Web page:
Profiling is the process of determining what colour the printer thinks it is printing versus what colour is actually printed. Similar to the process of profiling your monitor, you print a series of colour boxes and then scan those boxes using a colour meter. Each colour box is read, and then the software that runs the meter calculates the difference between the colour that was sent to the printer and the actual colour, and then makes a mathematical adjustment. You then print using the profile and the colours should be more accurate after a few iterations.

Your monitor is your key link between what you see on-screen and what you see in print. Computer monitors all interpret colours differently. By profiling your monitor, you have a better chance of ensuring the colour of the grass you are seeing is actually the colour of the grass that is being sent to the monitor.

But of course, there is more – brightness. Too many monitors that are sold today are much too bright for printing. The result – your prints look dark and the colours are dull. The solution – reduce the brightness of the monitor. From my experience, most monitors are roughly 50% too bright by default.

How long does it take to establish a baseline for accurate prints?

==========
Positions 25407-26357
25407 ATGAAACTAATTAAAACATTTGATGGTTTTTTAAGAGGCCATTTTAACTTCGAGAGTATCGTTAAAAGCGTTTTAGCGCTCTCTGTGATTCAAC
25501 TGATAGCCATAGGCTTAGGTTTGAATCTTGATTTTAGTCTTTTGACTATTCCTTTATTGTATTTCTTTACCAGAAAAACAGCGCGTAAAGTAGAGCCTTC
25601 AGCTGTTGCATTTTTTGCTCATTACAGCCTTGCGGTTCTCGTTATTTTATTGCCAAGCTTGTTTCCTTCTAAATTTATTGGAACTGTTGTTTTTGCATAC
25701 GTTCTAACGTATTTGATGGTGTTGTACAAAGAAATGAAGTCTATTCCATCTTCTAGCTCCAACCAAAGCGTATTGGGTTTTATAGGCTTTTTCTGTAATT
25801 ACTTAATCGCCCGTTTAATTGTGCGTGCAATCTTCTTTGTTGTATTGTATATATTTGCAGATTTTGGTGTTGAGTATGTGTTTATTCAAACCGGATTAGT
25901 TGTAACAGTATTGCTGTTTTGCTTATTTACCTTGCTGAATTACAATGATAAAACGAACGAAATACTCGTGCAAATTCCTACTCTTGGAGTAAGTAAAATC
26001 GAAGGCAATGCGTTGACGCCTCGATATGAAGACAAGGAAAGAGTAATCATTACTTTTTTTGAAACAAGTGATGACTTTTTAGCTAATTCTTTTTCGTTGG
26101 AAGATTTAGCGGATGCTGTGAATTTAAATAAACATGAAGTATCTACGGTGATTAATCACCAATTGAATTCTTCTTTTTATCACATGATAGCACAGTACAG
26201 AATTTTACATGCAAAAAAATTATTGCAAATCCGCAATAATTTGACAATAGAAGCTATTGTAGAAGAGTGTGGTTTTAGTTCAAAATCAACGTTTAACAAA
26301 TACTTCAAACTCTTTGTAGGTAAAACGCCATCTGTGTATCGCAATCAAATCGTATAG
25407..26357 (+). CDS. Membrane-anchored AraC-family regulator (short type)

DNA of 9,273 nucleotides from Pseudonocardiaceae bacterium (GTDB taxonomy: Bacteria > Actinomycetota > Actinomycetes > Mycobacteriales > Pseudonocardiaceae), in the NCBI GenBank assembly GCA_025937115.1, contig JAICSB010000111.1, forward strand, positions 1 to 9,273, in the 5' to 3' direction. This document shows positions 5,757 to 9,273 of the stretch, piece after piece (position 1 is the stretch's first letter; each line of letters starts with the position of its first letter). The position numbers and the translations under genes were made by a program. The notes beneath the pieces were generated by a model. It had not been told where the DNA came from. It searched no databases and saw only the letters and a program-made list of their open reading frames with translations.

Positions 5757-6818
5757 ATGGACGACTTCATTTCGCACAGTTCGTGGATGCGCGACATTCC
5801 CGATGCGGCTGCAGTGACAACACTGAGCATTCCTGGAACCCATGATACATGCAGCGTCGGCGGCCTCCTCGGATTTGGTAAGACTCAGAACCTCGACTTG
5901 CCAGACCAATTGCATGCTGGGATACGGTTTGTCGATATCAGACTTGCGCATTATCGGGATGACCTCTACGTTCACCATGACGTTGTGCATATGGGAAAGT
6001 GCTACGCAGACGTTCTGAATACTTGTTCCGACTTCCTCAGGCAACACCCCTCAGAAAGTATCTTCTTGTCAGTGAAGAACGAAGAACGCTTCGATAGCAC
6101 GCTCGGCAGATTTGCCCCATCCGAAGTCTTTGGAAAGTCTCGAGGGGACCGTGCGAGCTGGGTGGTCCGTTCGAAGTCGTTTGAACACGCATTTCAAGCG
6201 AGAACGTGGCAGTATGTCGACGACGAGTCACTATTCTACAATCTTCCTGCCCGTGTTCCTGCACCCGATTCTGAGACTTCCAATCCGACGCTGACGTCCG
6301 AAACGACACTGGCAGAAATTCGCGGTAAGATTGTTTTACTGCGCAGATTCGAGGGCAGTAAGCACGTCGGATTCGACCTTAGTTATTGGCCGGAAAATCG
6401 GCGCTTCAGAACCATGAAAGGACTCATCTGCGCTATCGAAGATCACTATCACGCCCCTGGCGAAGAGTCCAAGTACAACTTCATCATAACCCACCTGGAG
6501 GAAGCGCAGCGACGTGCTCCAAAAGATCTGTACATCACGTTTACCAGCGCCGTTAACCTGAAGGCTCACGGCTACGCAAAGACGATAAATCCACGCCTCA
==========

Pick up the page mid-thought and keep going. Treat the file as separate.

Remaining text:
At Reproducing Art, our system calibration and profiling is very refined, almost to the point of bypass the proofing stage when printing for clients. But we control everything – ambient lighting when viewing images on-screen, humidity in the printing area, and tight calibration and profiling of our papers and canvases.

When we calibrate and profile a new paper, a number of the papers do not pass our initial tests. For those that do, we typically spend 10 hours fully calibrating and profiling each paper.

For the hobbyist, is it feasible to make large prints in the home studio?

It comes down to expectations. If close is good enough, then it is possible. But if you are more discerning, it can be a very frustrating and expensive venture. Few people would be willing to climate control their printing environment. Fewer would be willing to invest in the hardware and software required to properly linearize and profile one or more papers. And then there are the costs of using the paper and ink to calibrate and build paper profiles. Expect to consume a significant volume of ink and many feet of paper in the process.